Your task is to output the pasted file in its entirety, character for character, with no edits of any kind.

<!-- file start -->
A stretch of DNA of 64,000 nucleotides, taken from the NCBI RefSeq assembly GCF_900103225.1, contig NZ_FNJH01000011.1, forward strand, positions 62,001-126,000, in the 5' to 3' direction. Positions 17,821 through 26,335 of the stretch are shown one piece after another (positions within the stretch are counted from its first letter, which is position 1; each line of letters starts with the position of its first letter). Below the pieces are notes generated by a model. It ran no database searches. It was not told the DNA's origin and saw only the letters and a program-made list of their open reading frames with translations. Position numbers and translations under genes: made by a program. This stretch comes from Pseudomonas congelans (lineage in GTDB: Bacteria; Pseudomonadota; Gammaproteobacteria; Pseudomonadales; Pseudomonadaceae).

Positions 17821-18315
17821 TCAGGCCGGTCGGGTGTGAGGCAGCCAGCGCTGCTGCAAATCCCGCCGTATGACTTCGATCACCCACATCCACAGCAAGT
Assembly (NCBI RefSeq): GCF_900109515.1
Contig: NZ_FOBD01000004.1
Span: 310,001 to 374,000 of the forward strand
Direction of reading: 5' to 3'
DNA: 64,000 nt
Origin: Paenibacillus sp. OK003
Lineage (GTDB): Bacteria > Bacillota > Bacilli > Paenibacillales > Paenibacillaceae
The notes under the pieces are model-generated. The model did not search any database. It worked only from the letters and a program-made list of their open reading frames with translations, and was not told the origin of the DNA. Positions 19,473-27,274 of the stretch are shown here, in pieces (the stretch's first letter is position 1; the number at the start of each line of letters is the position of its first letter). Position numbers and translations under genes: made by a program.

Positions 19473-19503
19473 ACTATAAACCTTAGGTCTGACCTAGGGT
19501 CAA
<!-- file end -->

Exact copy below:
A stretch of DNA of 64,000 nucleotides, taken from the NCBI RefSeq assembly GCF_900103225.1, contig NZ_FNJH01000011.1, forward strand, positions 62,001-126,000, in the 5' to 3' direction. Positions 17,821 through 26,335 of the stretch are shown one piece after another (positions within the stretch are counted from its first letter, which is position 1; each line of letters starts with the position of its first letter). Below the pieces are notes generated by a model. It ran no database searches. It was not told the DNA's origin and saw only the letters and a program-made list of their open reading frames with translations. Position numbers and translations under genes: made by a program. This stretch comes from Pseudomonas congelans (lineage in GTDB: Bacteria; Pseudomonadota; Gammaproteobacteria; Pseudomonadales; Pseudomonadaceae).

Positions 17821-18315
17821 TCAGGCCGGTCGGGTGTGAGGCAGCCAGCGCTGCTGCAAATCCCGCCGTATGACTTCGATCACCCACATCCACAGCAAGT
Assembly (NCBI RefSeq): GCF_900109515.1
Contig: NZ_FOBD01000004.1
Span: 310,001 to 374,000 of the forward strand
Direction of reading: 5' to 3'
DNA: 64,000 nt
Origin: Paenibacillus sp. OK003
Lineage (GTDB): Bacteria > Bacillota > Bacilli > Paenibacillales > Paenibacillaceae
The notes under the pieces are model-generated. The model did not search any database. It worked only from the letters and a program-made list of their open reading frames with translations, and was not told the origin of the DNA. Positions 19,473-27,274 of the stretch are shown here, in pieces (the stretch's first letter is position 1; the number at the start of each line of letters is the position of its first letter). Position numbers and translations under genes: made by a program.

Positions 19473-19503
19473 ACTATAAACCTTAGGTCTGACCTAGGGT
19501 CAA